Andy Teichholz, Senior Industry Strategist, Compliance and Legal, at OpenText: People are more empowered than ever to exercise their rights, submit subject rights requests (SRRs) and reclaim control of their information. They want to understand how their data is used and to access, correct, delete, and restrict use. To meet these data-intensive demands and overcome a scarcity of resources to support key business activities, organizations must embrace process automation for SRR response and apply case management tools that best track its performance and effectiveness.
Keith Neilson, Technical Evangelist at CloudSphere: In the U.S. alone, there are several disparate federal and state laws, some of which only regulate specific types of data?like credit or health data, or specific populations such as children. Combine these regulations with the many different international laws that aim to ensure data privacy, such as GDPR, and compliance for companies with global operations becomes an extremely complex undertaking. Data Privacy Day serves as a reminder that cyber-asset management should be a top priority for every organization. To avoid jeopardizing sensitive company or customer data, organizations must take the first step of cyber-asset management to secure visibility of all cyber assets in their IT environment and understand connections between business services. This includes identifying misconfigurations and automatically prioritizing risks to improve overall security posture, allowing for real-time visibility and management of all sensitive data.
Bryan Palma, CEO of Trellix: A sensitive-data aware XDR (extended detection and response) ecosystem enables the use and sharing of data confidently. XDR bridges the gap between threat protection and data security by combining threat analysis with the context of data to enable a more accurate and timely decision-making process. Gartner predicts by year-end 2027, XDR will be used by up to 40% of organizations, and IDC projects the cloud-native XDR market will grow at a CAGR of 89.3% through 2025.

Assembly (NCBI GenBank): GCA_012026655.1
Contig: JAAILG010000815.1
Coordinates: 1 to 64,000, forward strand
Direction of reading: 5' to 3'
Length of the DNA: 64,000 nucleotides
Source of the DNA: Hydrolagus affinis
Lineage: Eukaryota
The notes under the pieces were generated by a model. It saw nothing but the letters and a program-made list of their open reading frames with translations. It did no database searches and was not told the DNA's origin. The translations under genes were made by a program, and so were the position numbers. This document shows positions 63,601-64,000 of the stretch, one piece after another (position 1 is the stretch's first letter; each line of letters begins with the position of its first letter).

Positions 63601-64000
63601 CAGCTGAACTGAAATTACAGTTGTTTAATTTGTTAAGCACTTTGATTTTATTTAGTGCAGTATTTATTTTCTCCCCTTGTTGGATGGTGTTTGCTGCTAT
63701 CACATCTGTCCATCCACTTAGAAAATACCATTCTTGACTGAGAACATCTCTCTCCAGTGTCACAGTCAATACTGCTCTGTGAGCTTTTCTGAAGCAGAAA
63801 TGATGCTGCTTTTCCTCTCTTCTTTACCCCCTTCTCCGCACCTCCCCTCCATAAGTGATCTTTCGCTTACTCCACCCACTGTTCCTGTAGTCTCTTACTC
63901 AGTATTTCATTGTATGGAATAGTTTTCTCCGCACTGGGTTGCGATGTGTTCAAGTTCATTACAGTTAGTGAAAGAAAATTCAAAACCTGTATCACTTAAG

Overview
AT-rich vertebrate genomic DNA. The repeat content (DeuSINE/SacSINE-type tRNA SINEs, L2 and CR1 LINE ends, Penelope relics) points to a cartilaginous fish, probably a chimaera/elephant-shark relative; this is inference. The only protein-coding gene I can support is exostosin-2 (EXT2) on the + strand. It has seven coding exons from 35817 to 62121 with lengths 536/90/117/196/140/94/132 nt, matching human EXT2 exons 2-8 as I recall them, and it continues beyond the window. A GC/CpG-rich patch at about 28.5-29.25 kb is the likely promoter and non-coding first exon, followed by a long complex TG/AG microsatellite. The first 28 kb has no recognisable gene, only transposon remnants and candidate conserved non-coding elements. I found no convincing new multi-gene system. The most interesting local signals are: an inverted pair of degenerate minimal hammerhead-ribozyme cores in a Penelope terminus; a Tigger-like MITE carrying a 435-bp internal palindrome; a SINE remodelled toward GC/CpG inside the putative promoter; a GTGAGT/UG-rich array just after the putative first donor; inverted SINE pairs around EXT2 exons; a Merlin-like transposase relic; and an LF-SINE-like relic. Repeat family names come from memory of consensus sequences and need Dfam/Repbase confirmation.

Rob Price, Principal Expert Solution Consultant at Snow Software: Data privacy and protection is the responsibility of every employee within the organization, and safeguarding sensitive information is core to every organization’s business. However, data privacy laws differ around the world and across industries, so when it comes to data protection, organizations need to understand what they are legally obligated to do. This is especially true when it comes to data retention, as organizations need to understand how long they must keep data. Once their data retention period ends, organizations should get rid of excess data they no longer need, because it quickly becomes a liability as well an unneeded expense.